Wilson Ramos is slated to become a free agent this offseason. (Gregory Bull/Associated Press)

PHOENIX — Late Tuesday night, after his Nationals throttled the Diamondbacks for the second time in a row, Dusty Baker showered Wilson Ramos with praise. He called the all-star catcher “a godsend.” He said he couldn’t imagine not having the Venezuelan on the team because he’s “figured it out” in his sixth season and has helped carry the first-place club offensively alongside Daniel Murphy while other players have performed below expectations.

Then the manager, unsolicited, addressed Ramos’s future with the Nationals, which is currently slated to be up in the air this offseason when he becomes a free agent.

“I’m hoping that we try to do something with Ramos here,” Baker said. “I’m hoping we do something with big Ramos here to retain him soon.”

Because of his timely breakout season, the 28-year-old Ramos will be one of the top players on the free-agent market — if he hits the market. And there is no indication so far that he won’t. Ramos said Wednesday the the team has not approached him or his agent about a contract extension.

“They have told me absolutely nothing still,” said Ramos, who was acquired as part of a package from the Twins in exchange for Matt Capps in 2010. “I’d like [to have my future here], but those are decisions they make … They haven’t made any calls or communicated with us. We’re still waiting.”

Ramos stands to get a significant raise on his $5.35 million salary. If he doesn’t sign an extension, the Nationals could make him the qualifying offer, which will be a one-year contract worth more than $16 million. If he turned it down and signed with another team then the Nationals would be given a compensation draft pick.

Ramos began the season confident and healthy. Motivated by this being his walk year, he changed his offseason workout routine and had eye surgery to improve his vision in spring training. Then he got off to a hot start, playing to the potential that had made him a top prospect. A regression would’ve been understandable — Ramos has never hit better than .272 or posted an OPS better than .779 in a season in the majors — but it’s early August and that hasn’t happened.

Ramos has been the best offensive catcher in baseball by a good margin, posting numbers in another stratosphere compared to his production in previous years. Entering Wednesday, he led all qualified catchers in batting average (.331), on-base percentage (.381), slugging percentage (.536), wRC+ (144) and RBI (59). He was tied for first in home runs (16) and second in isolated power (.205). He’s cut his strikeout rate from 20 percent last year to 13 percent. Old-school stats and sabermetrics both show premier offensive production.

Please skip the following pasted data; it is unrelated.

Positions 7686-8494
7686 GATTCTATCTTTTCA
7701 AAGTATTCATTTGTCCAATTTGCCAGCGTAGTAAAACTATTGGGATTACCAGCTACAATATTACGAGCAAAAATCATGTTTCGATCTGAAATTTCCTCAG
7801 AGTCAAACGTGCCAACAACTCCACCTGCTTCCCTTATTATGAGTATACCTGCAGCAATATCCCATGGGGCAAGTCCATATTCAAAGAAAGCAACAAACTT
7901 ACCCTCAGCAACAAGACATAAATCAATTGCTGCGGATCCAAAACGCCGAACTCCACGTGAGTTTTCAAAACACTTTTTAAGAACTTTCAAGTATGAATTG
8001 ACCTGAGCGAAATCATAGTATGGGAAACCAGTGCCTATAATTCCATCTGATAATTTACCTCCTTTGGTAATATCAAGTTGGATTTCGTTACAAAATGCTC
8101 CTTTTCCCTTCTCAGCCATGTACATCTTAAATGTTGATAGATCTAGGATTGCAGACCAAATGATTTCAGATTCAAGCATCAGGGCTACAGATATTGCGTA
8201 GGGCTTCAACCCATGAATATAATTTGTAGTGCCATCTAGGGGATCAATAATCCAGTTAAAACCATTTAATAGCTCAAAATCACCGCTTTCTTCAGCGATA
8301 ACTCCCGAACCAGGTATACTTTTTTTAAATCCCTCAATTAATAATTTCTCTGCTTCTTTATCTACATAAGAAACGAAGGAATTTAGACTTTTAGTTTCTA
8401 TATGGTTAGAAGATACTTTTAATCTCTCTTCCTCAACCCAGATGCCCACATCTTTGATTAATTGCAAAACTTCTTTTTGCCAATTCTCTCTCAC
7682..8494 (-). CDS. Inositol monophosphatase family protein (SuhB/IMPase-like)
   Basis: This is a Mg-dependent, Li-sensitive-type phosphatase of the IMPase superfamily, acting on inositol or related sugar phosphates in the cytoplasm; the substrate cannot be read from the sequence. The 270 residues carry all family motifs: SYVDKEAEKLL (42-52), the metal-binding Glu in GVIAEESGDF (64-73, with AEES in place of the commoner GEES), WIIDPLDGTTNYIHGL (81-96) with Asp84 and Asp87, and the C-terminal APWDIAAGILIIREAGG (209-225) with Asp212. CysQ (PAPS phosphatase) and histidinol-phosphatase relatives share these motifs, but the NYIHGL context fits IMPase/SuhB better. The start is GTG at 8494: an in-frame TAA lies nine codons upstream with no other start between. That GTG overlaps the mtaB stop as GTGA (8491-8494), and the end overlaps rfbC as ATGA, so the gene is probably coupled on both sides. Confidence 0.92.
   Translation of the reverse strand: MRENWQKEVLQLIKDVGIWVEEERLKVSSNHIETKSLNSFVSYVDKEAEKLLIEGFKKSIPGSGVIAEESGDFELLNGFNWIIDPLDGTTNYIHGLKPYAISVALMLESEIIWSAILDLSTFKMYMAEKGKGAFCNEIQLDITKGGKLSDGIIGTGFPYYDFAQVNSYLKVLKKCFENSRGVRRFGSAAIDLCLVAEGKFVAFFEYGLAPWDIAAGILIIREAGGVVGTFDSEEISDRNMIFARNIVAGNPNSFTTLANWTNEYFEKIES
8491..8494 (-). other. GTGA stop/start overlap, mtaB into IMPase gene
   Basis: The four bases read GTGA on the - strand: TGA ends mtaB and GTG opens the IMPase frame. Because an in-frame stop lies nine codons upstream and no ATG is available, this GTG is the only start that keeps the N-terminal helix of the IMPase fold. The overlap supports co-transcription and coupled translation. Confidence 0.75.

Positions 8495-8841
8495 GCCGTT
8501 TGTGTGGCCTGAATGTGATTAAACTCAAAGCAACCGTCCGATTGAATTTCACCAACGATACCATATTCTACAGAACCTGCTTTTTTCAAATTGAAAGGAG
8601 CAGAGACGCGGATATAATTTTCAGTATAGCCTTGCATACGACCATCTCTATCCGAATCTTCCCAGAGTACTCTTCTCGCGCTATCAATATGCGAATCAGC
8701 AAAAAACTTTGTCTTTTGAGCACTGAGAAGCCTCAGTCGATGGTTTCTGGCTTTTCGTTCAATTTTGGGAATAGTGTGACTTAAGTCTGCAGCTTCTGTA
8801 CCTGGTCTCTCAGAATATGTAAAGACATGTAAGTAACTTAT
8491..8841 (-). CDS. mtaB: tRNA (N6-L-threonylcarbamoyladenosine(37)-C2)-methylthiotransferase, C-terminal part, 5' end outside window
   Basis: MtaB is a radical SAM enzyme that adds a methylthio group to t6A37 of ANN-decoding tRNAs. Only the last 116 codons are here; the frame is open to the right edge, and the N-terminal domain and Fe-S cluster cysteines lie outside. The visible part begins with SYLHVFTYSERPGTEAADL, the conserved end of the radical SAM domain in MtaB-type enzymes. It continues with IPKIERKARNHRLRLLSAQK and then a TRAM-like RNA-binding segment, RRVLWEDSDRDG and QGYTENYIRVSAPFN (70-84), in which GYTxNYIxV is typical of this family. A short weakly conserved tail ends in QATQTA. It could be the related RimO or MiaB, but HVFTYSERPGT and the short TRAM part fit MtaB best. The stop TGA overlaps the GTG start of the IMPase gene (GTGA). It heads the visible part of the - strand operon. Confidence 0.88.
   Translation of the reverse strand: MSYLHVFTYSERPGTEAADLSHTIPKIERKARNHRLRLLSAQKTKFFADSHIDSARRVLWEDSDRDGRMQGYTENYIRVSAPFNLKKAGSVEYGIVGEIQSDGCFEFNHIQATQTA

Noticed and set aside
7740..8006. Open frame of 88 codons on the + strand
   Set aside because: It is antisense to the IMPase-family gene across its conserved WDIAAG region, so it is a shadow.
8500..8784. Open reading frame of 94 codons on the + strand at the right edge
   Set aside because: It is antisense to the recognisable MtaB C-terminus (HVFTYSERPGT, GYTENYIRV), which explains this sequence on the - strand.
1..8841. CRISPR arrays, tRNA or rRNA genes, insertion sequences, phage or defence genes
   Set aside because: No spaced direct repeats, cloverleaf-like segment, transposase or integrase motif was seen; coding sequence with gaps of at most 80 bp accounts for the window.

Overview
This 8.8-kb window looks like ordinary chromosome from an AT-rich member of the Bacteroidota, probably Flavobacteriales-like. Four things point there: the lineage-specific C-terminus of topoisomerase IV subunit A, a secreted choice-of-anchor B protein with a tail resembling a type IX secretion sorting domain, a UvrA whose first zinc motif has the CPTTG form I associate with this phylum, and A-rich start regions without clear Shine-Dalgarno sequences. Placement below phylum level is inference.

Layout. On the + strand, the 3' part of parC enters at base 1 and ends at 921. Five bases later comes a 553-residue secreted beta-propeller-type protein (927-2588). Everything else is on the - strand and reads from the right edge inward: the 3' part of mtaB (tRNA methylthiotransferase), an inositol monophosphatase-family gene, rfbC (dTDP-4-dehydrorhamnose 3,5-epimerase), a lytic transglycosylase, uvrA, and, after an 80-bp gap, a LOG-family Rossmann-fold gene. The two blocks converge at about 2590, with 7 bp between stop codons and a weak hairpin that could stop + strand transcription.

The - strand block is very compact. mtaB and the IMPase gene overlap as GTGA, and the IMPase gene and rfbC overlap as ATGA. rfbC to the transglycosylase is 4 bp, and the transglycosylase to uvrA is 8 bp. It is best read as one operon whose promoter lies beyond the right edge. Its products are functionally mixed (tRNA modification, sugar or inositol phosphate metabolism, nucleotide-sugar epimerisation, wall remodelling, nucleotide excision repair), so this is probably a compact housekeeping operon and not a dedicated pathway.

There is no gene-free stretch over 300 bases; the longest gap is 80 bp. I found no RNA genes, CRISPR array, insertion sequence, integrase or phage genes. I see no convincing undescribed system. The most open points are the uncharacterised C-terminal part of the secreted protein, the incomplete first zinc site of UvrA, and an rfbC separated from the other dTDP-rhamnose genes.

“It makes me very happy because I’m healthy and I can help the team a lot when I’m healthy,” Ramos said in Spanish. “And that’s one of the reasons why I’m having the year I’m having, a very good year. In these moments, I’m not worried much about numbers. I’m just trying to do my job and help the team as much as I can.”

Defensively, he ranks last among qualified catchers in defensive runs saved (DRS) according to FanGraphs, but is fifth in defensive runs above average (DEF), a metric that combines positional average and positional value relative to other positions. He’s eighth in caught stealing percentage and first in catchers’ ERA (pitchers obviously have a huge impact on both those measures). He has caught three no-hitters and a 20-strikeout game over the last two seasons.

Regardless, Ramos is at his best in the batter’s box, not behind the plate. That was evident again Tuesday when he swatted a three-run home in the fifth inning off Diamondbacks left-hander Robbie Ray to blow the game open. It was the latest big hit in a big spot for Ramos, who has piled those up this season. The home run tied his career high, set last season.

“I’m working hard on that,” Ramos said. “I’m concentrating a lot when I’m at the plate when there are runners on base and I’m trying to focus on driving run in when possible. I’m not trying to hit home runs. I’m focusing a lot on hitting the ball through middle and I think that’s what has helped me help the team the way I’ve been able to.”

Most importantly, Ramos has played in 91 games this season and is on pace to break the career-high of 128 games played he set last season. It couldn’t have come at a better time.